The rate of inflation in Nigeria will increase further in coming months if the shortage of food caused by severe flooding in about 14 states is not adequately addressed by the Federal Government.
According to the November 2018 bi-monthly report of the Financial Derivatives Company, a renowned economic think tank, the intense flood, particularly in northern states contributed to the last two months consecutive rise in the rate of inflation.
Analysts at the FDC noted that the flood led to food shortage, adding that this contributed to the end of Nigeria’s inflation moderation.
Nigeria’s inflation rate fell for 18 consecutive months until August 2018 when the trend reversed.
Inflation rate increased to 11.23 per cent in August from 11.14 per cent in July and further to 11.28 per cent in September.
“This upward trajectory will be sustained if food shortages persist. The monetary policy committee of the Central Bank of Nigeria shares the same view,” the FDC report, which was made available to our correspondent in Abuja on Friday, stated.
It added, “This prompted some members of the committee to call for a tightening of monetary policy in September, in order to limit the amount of money in the economy and subdue demand pressures. Hence, the impact of the recent flooding has been severe on the economy.”
The report stated that the northern states were hard pressed to respond as their revenues were historically smaller than their southern neighbours.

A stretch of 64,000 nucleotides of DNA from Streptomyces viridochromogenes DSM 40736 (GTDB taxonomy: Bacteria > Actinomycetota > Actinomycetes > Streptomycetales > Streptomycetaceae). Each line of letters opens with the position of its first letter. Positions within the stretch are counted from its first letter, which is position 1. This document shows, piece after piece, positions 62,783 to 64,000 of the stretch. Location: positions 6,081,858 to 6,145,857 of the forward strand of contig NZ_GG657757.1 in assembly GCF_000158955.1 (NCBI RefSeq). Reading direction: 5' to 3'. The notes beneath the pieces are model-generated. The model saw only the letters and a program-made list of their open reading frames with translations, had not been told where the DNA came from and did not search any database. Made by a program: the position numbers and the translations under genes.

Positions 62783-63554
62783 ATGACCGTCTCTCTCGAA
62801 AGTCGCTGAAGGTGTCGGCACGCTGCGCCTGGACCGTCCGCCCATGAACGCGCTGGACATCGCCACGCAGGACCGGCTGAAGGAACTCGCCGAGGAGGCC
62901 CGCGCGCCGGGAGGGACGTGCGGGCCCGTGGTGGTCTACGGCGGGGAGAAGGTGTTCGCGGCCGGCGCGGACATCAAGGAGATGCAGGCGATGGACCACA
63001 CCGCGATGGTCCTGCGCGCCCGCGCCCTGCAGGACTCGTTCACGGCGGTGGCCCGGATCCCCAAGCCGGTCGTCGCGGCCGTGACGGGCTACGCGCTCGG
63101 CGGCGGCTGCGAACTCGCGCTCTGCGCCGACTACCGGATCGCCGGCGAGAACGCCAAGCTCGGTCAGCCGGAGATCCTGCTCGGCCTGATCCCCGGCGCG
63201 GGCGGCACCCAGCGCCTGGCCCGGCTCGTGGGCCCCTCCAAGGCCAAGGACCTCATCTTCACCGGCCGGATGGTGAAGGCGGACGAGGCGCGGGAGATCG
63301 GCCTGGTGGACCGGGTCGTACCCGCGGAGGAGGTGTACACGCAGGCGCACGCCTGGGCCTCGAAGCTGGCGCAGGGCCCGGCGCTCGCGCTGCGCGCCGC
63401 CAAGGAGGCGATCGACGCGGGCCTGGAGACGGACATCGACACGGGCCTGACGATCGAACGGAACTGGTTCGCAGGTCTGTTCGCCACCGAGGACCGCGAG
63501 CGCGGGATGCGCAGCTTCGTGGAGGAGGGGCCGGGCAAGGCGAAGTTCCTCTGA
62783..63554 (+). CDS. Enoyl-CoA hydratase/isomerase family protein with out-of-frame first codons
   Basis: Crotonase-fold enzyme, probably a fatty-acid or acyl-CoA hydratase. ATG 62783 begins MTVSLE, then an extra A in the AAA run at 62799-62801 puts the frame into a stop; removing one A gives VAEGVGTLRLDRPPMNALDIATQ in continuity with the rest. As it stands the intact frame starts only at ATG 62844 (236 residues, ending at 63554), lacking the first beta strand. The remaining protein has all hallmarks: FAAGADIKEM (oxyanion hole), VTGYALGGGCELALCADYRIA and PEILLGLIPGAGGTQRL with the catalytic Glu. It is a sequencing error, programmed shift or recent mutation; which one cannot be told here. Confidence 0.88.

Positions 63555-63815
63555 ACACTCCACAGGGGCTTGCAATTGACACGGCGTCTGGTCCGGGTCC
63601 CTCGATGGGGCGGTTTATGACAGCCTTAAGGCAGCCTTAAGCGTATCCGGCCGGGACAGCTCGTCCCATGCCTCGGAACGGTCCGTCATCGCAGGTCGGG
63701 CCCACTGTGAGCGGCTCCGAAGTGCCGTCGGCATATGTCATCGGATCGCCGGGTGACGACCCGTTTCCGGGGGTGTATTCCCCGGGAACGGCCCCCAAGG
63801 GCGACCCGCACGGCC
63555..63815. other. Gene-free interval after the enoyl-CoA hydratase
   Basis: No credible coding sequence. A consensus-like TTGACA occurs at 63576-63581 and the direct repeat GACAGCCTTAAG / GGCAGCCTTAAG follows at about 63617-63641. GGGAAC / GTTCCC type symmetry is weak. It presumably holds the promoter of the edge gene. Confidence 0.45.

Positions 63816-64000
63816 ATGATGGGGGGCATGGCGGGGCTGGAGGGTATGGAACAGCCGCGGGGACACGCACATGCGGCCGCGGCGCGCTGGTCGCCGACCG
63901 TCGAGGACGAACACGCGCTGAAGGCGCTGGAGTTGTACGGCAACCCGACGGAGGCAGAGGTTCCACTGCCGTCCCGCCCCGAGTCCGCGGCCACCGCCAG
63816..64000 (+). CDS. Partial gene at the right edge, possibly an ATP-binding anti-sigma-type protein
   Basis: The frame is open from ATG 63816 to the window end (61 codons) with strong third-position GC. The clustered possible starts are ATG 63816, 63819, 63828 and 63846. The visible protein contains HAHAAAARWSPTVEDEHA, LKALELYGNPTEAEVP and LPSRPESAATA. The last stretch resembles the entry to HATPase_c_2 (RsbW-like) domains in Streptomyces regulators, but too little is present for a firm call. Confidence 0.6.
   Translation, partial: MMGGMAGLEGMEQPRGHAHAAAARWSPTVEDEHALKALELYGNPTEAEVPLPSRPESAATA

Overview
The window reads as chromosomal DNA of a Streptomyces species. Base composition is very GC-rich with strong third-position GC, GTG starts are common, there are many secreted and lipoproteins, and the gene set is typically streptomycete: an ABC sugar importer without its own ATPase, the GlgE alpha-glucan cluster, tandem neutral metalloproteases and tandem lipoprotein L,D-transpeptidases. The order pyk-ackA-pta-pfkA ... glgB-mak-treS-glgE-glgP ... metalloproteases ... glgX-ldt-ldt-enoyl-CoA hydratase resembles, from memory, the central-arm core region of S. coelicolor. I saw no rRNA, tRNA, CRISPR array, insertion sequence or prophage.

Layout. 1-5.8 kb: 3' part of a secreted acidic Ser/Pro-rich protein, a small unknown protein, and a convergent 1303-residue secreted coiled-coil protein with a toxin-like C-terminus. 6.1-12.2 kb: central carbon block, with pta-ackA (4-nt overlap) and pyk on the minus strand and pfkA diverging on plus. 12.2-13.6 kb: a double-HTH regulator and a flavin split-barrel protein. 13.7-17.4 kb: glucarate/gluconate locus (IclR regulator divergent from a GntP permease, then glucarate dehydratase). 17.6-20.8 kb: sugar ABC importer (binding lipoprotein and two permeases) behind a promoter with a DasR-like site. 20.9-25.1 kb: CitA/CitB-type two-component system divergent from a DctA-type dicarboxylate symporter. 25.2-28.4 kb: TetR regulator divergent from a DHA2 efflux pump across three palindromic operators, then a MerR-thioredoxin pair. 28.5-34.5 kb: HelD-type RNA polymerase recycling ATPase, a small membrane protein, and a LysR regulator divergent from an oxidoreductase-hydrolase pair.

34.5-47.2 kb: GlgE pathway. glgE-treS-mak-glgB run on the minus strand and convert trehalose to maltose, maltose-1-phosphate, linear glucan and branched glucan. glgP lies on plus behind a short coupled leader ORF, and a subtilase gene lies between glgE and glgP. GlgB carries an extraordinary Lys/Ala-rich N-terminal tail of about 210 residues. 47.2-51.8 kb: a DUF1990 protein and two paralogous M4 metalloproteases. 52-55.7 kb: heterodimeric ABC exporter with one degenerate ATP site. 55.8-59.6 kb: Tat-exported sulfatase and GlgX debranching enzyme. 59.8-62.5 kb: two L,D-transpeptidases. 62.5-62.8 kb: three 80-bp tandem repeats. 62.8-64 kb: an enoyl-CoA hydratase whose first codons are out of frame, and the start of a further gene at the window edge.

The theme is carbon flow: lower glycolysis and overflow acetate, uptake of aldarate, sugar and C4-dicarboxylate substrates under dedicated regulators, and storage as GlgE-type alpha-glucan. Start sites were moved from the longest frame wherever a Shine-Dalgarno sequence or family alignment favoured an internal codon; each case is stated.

Northern states only accounted for 32 per cent of the total internally generated revenue in 2017 and they have the lowest per capita funding allocation from the Federal Account Allocation Committee.
The ongoing pastoral crisis has made 2018 particularly challenging as spending has been diverted to recurrent expenditure and the ongoing security demands.
“As a result, if northern farmers and the agricultural industry are going to have any reprieve, the Federal Government needs to support the northern states in flood control,” the FDC team stated.
They said a lower flood incidence would help soften the impact of the food shortage, and financial support from the Federal Government would reduce pressure on the states to split their limited financial means between two top priorities, which include flooding and the pastoral crisis.
The report said, “The provided funds could be in the form of a special intervention fund and could enable affected states to invest in flood prevention such as raising and rehabilitating river banks to prevent them from overflowing.
“This kind of intervention would be similar to the bailout funds the Federal Government made available to state governments struggling with salary payments and low levels of economic activity in 2015. Fourteen of the 27 states that benefited from the package were from the North. Kebbi, Katsina and Niger states were among the beneficiaries.”
The analysts stated that the Federal government would have to show commitment in order to preserve agricultural output across the country as they stressed that flooding was easier to control than insecurity.
They added, “As state government finances remain limited, any reluctance or delay by the Federal Government to address the issue will ensure food shortages continue in the country. Consequently, it could further push up food prices and the inflation rate.
“It is also noteworthy that if food shortages raise inflation, the CBN might be forced to tighten its monetary policy stance, probably through raising interest rates. This decision would reduce credit availability to interest rate sensitive sectors of the economy, such as manufacturing and trade, and could ultimately further slow down economic growth. These negative short and long-term implications of flooding demand swift action.”